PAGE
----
The COVID crisis has raised many doubts regarding the high degree of globalisation achieved, as well as the adequacy of GVCs. At first, in countries such as Spain, we became aware of the high external dependence (beyond the EU’s borders) of goods which, at that time, were essential.

    In a second phase, with the strong recovery in demand focusing particularly on durable goods and the disruptions in some factories due to the effects of COVID,13 we have been faced with a global supply shortage problem we had not experienced since GVCs were created. And, in this world of global manufacturing, disruption in one stage of the production chain leads to major disruptions throughout the entire process. The longer the GVC, the greater the impact (the bullwhip effect).

    Such disruptions will undoubtedly change people’s minds about GVCs. Although it is still too early to know what changes the future holds, we can suggest some strategic rethinks company directors are likely to pursue in order to increase the robustness of the production chain.

    First, the chains will probably be shorter to avoid the amplifying effect of disruptions. Secondly, they will be more redundant in key components. In other words, there will be alternatives to the production of these components. Thirdly, they will be equipped with new digital technologies that will enable them to detect chain failures early on. And, in terms of logistics, investment in inventories is likely to increase: from just in time to just in case, as stated in a recent article by the Financial Times14 (see the chart below).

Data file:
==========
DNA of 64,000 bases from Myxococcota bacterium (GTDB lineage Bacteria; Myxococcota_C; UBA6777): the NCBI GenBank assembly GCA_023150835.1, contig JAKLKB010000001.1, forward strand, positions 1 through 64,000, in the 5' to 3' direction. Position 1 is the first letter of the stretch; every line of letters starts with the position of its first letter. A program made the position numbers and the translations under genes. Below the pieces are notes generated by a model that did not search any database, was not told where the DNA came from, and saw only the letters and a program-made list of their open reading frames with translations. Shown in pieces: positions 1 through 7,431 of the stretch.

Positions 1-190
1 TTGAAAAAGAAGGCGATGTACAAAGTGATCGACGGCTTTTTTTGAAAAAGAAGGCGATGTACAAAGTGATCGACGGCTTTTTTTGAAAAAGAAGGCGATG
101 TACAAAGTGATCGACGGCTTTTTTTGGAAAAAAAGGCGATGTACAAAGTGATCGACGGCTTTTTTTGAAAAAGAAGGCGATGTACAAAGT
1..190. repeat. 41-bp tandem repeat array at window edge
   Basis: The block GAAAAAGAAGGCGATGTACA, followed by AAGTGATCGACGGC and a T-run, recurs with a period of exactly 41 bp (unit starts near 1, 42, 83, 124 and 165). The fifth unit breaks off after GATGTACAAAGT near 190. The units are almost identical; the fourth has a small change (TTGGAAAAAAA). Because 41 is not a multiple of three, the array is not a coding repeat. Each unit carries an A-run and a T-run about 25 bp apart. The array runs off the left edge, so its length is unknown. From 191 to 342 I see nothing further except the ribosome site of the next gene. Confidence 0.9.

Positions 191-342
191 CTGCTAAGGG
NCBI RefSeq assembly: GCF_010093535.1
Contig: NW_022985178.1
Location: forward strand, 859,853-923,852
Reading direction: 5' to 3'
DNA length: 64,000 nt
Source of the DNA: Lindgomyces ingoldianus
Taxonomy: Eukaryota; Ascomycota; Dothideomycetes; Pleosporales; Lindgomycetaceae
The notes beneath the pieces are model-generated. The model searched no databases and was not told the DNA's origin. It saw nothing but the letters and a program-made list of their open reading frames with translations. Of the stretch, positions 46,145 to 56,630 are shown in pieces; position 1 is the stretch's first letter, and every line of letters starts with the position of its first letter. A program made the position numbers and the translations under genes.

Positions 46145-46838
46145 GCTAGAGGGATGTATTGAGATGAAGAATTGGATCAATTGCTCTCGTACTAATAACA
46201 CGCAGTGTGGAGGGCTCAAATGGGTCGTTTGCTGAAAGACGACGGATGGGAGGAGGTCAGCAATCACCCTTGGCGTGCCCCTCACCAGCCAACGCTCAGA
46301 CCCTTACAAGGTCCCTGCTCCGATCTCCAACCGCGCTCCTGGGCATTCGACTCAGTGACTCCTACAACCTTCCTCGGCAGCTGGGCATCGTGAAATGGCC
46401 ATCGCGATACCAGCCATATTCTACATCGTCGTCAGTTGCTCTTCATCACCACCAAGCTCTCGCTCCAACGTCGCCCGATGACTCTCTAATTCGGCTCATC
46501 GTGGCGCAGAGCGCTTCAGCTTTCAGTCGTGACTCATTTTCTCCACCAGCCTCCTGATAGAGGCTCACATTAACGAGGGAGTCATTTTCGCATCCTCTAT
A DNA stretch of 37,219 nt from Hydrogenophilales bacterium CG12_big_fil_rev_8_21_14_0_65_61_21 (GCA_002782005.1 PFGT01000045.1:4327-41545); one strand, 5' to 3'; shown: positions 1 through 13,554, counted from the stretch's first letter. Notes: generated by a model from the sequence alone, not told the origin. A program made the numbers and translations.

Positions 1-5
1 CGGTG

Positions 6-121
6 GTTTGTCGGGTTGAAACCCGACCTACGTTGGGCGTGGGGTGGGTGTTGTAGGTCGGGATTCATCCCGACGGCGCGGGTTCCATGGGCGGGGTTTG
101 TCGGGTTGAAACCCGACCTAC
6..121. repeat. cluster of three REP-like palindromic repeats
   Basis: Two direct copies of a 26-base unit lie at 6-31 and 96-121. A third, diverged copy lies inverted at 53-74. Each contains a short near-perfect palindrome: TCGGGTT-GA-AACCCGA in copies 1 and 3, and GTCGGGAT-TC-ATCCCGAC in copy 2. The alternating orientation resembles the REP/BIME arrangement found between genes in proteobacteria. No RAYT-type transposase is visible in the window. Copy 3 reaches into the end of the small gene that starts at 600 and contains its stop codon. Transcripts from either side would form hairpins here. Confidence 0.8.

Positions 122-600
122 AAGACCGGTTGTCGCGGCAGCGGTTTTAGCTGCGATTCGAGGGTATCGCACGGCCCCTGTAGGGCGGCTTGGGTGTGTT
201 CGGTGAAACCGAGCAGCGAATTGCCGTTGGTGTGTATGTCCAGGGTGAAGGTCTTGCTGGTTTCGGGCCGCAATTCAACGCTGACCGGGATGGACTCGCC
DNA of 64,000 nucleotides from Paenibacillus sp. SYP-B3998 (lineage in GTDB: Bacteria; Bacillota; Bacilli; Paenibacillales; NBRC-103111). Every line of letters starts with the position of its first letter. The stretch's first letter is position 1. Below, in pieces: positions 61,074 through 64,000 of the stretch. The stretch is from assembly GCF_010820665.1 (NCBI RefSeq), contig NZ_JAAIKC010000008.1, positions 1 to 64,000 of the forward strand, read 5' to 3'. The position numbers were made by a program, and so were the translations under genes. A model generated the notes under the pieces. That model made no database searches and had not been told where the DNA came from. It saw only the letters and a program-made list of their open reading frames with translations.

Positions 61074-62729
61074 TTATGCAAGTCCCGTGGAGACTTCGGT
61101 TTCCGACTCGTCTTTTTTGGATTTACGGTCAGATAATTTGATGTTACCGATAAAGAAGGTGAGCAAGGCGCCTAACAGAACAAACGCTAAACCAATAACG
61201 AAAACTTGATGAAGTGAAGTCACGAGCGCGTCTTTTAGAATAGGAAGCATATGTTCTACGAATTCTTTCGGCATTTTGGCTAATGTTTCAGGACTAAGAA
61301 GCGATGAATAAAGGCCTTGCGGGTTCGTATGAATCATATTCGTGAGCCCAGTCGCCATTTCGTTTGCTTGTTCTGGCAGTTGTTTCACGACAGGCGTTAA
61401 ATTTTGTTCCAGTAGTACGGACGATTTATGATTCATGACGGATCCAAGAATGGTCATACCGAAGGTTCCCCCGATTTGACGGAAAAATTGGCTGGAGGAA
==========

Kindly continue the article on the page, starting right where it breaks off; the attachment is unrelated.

• 13. See the article «Bottlenecks: from the causes to how long they will last» in the Monthly Report of December 2021.
    • 14. See the Financial Times (December 2021). «Supply chains: companies shift from ’just in time’ to ’just in case’».

    Global value chains are likely to be shorter in order to avoid the amplifying effect of disruptions.

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    However, it should be noted that these possible strategic changes, if they occur at all, may be more gradual and less far-reaching than we might have assumed after the shock of the pandemic. One of the reasons is that such changes would entail an increase in costs, with the evident impact on prices consumers would have to pay. In a globalised world, this could mean a significant loss of competitiveness compared with other countries and/or companies. Furthermore, as Harvard professor Pol Antràs has noted, the configuration of GVCs forces companies to incur large sunk costs, which leads to them being extremely rigid regarding strategic production changes.15